Grammar is often a tricky subject to teach as it can verge on being so dry, the Sahara looks positively tropical. Being able to make this more interesting for students is always going to win over your class and make learning fun, but also make the lesson stick. Using your HDi Interactive Screen with Microsoft’s Edge browser can let you teach grammar using websites that your student’s may already know and use. The interactive reader tool , found on the address bar, can remove clutter from the page and improve readability, has grammar tools that highlight different parts of language and can help focus lines of passages to keep a reader on track. This can all be changed from the screen so allows you to discuss what you are teaching without the distraction of having to control a PC.
There are two ways to use Immersive Reader.
The first is to open a webpage and see if it has the Immersive Reader icon in the top right of the address bar.
Now the site is open in Immersive Reader and the page can be changed in Text Preferences as needed using the tool bar pinned at the top of the page (in gray here).
The second way is used if you don’t have the icon on your address bar, and want to select text on a webpage.
Highlight the text to select it, and then right-click to open more options and select Open In Immersive Reader.
Get them involved.
A great way to maintain engagement is getting those in the room involved in the discussion to include their thoughts and ideas. The interactive component of an interactive screen lets them be involved and then be able to have access to their involvement after the session. It always amazes me to see how people react to using a writing app on the screen to using a whiteboard or butcher’s paper. It also makes for being much neater and more easily referenced later on. MS Office apps have the draw function inbuilt to be able to markup documents and sheets, MS Edge lets you mark-up PDFs and with extensions such as Annotate, you can do all the same in Google Chrome apps.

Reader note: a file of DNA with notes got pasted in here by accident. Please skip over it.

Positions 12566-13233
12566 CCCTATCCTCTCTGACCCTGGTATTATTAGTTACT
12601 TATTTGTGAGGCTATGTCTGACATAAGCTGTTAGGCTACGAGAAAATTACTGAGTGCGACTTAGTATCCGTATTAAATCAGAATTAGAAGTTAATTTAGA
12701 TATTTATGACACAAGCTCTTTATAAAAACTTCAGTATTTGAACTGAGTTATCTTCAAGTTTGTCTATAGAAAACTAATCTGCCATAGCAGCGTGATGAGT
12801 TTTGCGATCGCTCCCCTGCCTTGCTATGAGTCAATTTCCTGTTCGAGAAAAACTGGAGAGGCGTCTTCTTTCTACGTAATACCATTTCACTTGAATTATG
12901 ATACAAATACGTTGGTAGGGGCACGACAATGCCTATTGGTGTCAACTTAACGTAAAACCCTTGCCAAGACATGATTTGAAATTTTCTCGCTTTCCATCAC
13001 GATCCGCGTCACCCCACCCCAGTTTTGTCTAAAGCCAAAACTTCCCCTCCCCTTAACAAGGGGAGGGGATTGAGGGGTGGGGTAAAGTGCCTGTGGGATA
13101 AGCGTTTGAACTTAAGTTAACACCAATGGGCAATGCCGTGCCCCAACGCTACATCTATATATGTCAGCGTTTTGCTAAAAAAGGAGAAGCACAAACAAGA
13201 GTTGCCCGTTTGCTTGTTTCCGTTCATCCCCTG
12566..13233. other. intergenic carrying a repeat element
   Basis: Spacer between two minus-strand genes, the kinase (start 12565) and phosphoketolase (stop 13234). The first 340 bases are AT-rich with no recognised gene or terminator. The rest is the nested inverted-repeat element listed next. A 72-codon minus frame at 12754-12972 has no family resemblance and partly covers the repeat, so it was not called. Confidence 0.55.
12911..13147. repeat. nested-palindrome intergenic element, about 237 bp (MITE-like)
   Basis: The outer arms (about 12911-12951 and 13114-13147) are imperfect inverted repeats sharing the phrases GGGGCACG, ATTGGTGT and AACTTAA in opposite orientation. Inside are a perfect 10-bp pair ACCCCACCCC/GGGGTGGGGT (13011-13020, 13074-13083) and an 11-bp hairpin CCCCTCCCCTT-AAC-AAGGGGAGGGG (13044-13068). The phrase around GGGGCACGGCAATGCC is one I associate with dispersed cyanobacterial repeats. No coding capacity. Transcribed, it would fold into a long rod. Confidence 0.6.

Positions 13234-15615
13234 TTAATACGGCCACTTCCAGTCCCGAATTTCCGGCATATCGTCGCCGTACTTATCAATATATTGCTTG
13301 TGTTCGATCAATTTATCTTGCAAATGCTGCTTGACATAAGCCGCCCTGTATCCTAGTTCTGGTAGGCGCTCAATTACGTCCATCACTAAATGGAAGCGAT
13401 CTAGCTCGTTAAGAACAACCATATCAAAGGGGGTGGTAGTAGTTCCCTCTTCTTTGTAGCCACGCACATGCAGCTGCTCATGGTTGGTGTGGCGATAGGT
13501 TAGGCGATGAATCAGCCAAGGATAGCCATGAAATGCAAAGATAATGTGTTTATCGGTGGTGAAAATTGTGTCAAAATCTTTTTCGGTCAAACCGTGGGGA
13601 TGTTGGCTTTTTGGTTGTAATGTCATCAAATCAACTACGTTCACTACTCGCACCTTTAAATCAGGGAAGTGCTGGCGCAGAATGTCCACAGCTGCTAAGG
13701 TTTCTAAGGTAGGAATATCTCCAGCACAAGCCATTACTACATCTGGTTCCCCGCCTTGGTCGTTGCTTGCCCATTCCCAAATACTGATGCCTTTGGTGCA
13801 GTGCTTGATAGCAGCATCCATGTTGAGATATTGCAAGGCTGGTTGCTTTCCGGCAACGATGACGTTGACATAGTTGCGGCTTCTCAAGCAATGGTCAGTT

Don’t forget that apps such as PowerPoint or Slides to create presentations, give you the option to present using gesture/swipe control straight off the bat. No longer do you need to be hidden behind a keyboard and mouse, giving your audience a chance to connect more directly with you than having you slightly hidden. PowerPoint also has markup tools from the presentation giving you the ability to capture discussions directly on the presentation to share with everyone in the meeting and have the one source of truth.
One neat thing with PowerPoint is there is a caption/subtitle tool that picks up speech from a mic and places subtitles/captions at the bottom of the presentation. It works very well as long as the speaker is clear and the background noise isn’t too much, and is great for those who may be hard of hearing to follow along and keep them engaged in the conversation. Similarly, you can use voice typing in Google Docs and MS Word to have a transcript of what you are saying, or a live caption during a meeting.
Hopefully, you can see some interesting ways to keep your audience engaged while using an interactive screen. If you’ve got other ways that could help, add them to the comments below.